Follow by Email

Search This Blog

Wednesday, April 17, 2013

Wherein I take a red pen to the NJASK

My daughter recently brought home the information guide for the middle school NJASK (for the uninitiated, that’s the New Jersey Assessment of Skills and Knowledge, the standardized test given in every public school in the state, upon which schools and now teachers’ jobs live and die). In previous years I never even glanced at the thing, but the state’s new plan to use test scores for teacher evaluation made me take a closer look.

While flipping through, I noticed that the sample reading piece was about Isaac Asimov, so of course I stopped to read it. Very quickly, the parent in me wanted to burn it. The writing teacher and editor in me wanted to take a red pen to it. I decided to let the more constructive personality win out.

It is one seriously crappy piece of writing. Granted, some of this is subjective. But while you can argue about individual criticisms, the weight of the evidence for crappiness is overwhelming. And, as my daughter pointed out, it’s being presented to kids as exemplary; something upon which they should model their own writing. That's just so very wrong.

 For those not interested in deciphering my red-pen chicken scratch, here are the highlights: bad grammar, typos, jargon, passive voice, awkward phrasing, juvenile tone, clichés, ambiguous wording, and worst of all, the most interesting question in the piece is never answered. As an extra bonus, I’m including two multiple choice questions which, with my Ivy League BA and MA in English lit, and my Ivy League MS in journalism, I cannot answer with any confidence.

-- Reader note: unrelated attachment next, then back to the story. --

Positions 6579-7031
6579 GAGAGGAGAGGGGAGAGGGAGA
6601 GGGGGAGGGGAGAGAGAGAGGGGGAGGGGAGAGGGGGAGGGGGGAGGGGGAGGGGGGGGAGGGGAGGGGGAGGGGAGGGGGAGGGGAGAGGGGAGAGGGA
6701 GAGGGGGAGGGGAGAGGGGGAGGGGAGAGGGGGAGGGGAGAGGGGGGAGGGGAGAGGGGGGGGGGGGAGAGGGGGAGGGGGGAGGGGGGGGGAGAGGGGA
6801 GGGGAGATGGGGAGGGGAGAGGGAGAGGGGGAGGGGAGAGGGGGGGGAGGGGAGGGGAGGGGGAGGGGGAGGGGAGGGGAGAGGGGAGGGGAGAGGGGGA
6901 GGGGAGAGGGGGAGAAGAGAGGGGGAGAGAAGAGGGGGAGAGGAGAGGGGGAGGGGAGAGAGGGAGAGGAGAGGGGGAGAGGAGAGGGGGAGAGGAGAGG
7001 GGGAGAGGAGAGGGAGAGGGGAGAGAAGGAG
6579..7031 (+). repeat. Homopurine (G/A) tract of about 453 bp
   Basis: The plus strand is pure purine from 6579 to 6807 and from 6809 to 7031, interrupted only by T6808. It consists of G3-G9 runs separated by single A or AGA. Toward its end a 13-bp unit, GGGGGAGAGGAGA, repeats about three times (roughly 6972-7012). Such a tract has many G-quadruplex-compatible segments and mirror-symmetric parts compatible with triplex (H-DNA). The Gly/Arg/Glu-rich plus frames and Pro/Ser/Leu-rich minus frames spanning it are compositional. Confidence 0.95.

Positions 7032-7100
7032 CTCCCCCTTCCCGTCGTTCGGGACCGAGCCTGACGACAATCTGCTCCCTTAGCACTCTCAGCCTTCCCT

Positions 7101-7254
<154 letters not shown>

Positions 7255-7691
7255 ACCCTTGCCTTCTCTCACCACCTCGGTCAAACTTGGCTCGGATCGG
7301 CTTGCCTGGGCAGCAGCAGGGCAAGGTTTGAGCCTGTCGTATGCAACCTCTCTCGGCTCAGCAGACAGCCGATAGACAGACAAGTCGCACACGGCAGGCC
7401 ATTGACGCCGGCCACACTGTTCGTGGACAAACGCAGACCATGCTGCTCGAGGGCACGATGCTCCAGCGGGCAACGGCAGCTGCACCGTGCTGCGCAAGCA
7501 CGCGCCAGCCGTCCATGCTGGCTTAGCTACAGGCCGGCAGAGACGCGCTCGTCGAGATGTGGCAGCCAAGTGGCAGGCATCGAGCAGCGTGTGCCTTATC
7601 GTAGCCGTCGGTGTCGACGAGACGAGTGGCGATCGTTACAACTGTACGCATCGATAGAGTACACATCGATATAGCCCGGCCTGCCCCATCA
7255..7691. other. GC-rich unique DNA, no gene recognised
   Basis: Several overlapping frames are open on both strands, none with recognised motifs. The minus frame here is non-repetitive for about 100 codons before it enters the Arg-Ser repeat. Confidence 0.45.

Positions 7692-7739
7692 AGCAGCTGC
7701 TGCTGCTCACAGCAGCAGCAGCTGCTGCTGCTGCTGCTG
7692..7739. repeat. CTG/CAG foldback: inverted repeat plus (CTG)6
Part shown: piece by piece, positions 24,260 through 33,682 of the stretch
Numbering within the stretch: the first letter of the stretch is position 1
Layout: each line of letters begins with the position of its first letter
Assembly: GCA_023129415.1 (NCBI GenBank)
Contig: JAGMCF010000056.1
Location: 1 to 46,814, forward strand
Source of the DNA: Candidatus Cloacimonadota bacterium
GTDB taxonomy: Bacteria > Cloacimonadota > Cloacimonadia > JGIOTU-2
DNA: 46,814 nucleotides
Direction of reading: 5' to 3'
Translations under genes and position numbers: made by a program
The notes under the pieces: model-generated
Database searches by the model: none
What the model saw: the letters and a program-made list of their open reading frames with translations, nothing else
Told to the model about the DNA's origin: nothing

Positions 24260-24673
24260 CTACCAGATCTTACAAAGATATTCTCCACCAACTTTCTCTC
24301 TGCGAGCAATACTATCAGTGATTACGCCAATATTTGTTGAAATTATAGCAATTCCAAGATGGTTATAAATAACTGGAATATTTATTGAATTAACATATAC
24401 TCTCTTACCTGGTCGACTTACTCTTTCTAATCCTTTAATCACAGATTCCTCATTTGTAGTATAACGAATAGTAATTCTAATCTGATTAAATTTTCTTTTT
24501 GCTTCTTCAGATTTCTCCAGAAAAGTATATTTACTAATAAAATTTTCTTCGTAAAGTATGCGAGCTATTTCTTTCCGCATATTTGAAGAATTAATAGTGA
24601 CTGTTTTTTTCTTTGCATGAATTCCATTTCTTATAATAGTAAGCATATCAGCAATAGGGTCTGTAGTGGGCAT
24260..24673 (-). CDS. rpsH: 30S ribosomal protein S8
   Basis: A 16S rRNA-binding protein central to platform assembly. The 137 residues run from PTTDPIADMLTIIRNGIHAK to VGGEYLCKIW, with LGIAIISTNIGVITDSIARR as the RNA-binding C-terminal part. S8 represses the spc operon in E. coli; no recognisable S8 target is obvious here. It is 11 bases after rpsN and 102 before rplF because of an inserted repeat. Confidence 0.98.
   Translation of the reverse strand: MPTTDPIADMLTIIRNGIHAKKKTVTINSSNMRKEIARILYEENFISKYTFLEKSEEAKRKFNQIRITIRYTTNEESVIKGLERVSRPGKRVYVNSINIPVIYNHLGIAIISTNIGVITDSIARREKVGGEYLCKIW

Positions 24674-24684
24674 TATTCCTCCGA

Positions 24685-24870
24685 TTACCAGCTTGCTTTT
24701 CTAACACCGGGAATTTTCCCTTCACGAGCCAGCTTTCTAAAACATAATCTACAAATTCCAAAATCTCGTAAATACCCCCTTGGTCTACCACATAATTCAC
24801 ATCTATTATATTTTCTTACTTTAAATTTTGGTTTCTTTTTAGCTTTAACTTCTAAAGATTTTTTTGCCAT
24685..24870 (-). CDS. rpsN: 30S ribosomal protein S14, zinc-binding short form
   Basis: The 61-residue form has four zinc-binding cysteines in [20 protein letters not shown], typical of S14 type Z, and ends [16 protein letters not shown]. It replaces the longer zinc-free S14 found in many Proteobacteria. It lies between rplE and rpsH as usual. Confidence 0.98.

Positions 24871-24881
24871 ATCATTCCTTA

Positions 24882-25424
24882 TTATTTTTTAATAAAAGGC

Click on the images below to enlarge. If they're still too small to read, try following this link.

Adding: It seems I forgot to mention that the entire piece is dull as dishwater, if you'll pardon the cliché.  Would you want to run out and get your hands on some Asimov after reading this? No? But, I mean, ASIMOV!!!!!! THE BEST!!!!! Everyone knows superlatives and exclamation points add interest to any piece of writing.


Writing said...

Thank you Tamar for demonstrating almost everything that is wrong with state testing. Until those who design and administer the tests are held accountable for their work, students and teachers will needlessly suffer.

Renee said...

Thank you for answering a burning question that's haunted me on another subject. After reading the Gawker post "The Most Deranged Sorority Girl Email You Will Ever Read," I kept seeing comments along the lines of "well, maybe she was a little (vulgar/sexist/unhinged), but at least it's well-written." O_O

Say WHAT now? When did writing in all caps become a literary device? Are these people being sarcastic? Please tell me they're being sarcastic. [If you haven't seen this, and want to understand my horror, the link is here:]

But now I know! These are young'uns who have been *taught* this sort of thing is good writing. Toss in a little vulgarity to "keep it real," and it's a potential masterpiece! Oh, education deform, what fresh hell have you unleashed on us all? (>_<)

Kelly said...

I absolutely love your corrections. As an elementary reading and writing teacher, the quality of these assessments have irked me for years. Question number one (which is always about theme or central idea) is unanswerable every single time. As a teacher, I know that more than one answer could be correct but must instruct my students to choose the "best" answer. I'm not even sure which one that is! The passages are always (I believe) purposely boring and the answers ambiguous at best.

As a mother of a middle school-aged daughter, I have informed her about the state exams and their true purpose. She has read several articles pertaining to the issue and together we decided she would refuse to take the test this year as a matter of principle.

I cannot wait to share your blog with everyone I know!

Thank you, thank you, thank you.

bumbu pecel bali said...

this is good post...

i like this...

please can you visit here..

tengs very much...